The primary suspects have been captured, said Tehran, for perpetrating a drone attack on a military site involving paid Israeli operatives.
By Erin Viner
“The main perpetrators of the unsuccessful attempt to sabotage a Defense Ministry industrial center in Isfahan… have been identified and arrested,” reported the IRNA state news agency, adding, “So far, the involvement of mercenaries of the… Zionist regime (Israel) in that act has been proven.”
Iranian security agencies issued a statement saying that, “Due to the ongoing interrogations of the accused who are in custody, additional information will be published at the appropriate time.”
Iran, which has repeatedly threatened to annihilate the Jewish State, has vowed to avenge the 29 January drone attack on the the heavily guarded compound, which reportedly included a manufacturing site of both offensive Unmanned Aerial Vehicles (UAVs, drones) and Ballistic Missiles among other unknown munitions.
The Isfahan strike came amid rising tensions with the West not only over nuclear activity by Teheran, but also its supply of long-range “suicide drones” and other arms for Russia’s war in Ukraine as well as months of anti-government demonstrations at home.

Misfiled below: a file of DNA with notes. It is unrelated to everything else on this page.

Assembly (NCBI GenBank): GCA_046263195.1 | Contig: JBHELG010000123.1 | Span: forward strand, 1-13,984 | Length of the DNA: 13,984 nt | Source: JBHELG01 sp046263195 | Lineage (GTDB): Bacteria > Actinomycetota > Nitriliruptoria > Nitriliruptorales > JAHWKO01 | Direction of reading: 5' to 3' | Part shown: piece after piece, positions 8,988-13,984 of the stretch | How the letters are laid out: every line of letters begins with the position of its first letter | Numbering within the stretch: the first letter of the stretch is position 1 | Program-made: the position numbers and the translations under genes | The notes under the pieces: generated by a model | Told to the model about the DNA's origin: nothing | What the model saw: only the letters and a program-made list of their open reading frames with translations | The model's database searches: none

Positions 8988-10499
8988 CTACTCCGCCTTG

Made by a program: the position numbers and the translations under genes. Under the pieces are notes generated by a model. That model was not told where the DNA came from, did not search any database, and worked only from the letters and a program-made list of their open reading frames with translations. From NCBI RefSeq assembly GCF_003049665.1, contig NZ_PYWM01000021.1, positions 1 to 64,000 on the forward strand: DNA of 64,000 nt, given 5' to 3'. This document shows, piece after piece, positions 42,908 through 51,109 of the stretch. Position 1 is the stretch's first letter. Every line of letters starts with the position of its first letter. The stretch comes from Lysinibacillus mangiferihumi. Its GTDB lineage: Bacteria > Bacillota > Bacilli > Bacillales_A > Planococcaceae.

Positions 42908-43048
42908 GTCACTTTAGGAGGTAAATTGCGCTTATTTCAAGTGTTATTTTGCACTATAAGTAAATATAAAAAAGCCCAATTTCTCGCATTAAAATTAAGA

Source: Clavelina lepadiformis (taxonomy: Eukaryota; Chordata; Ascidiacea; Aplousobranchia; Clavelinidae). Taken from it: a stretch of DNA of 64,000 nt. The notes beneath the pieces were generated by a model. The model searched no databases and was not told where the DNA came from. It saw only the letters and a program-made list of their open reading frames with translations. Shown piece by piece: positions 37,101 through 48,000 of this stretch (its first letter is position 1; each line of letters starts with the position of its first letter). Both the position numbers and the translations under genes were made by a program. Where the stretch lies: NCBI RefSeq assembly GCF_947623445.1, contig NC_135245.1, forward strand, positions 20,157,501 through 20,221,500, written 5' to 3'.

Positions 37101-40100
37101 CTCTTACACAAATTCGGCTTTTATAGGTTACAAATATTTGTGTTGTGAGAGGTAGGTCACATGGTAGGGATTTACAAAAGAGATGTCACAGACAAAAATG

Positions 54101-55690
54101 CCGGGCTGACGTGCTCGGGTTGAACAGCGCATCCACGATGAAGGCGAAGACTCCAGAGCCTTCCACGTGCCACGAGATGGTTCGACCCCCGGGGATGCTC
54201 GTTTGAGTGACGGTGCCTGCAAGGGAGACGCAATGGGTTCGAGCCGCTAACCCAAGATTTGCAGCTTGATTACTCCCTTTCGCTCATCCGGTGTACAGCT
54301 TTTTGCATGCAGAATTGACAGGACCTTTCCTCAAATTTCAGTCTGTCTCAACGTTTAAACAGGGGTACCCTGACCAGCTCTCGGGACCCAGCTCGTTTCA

The Islamic Republic has in the past accused arch-enemy Israel of planning attacks using agents inside Iranian territory. Last July, Tehran arrested what it called a ‘sabotage team’ of Kurdish militants working for Israel, who planned to blow up a “sensitive” defense industry center in Isfahan. Several Iranian nuclear sites are located in the central Isfahan province – most notably the key Natanz uranium enrichment site, which Tehran accuses Jerusalem of sabotaging in 2021.
Israel has long said it could attack Iran if diplomacy fails to curb Iranian nuclear or ballistic missile development programs but maintains a policy of withholding comment on specific incidents.
There have been several explosions and fires at Iranian military, nuclear and industrial sites in recent years. The two sides have engaged in what has been described as a long-running covert “Shadow War” that has seen mutual cyber and naval strikes, as well as alleged IDF assassinations of top Iranian officials and attacks on Tehran’s weapon facilities and shipments to its proxies in Syria and Lebanon.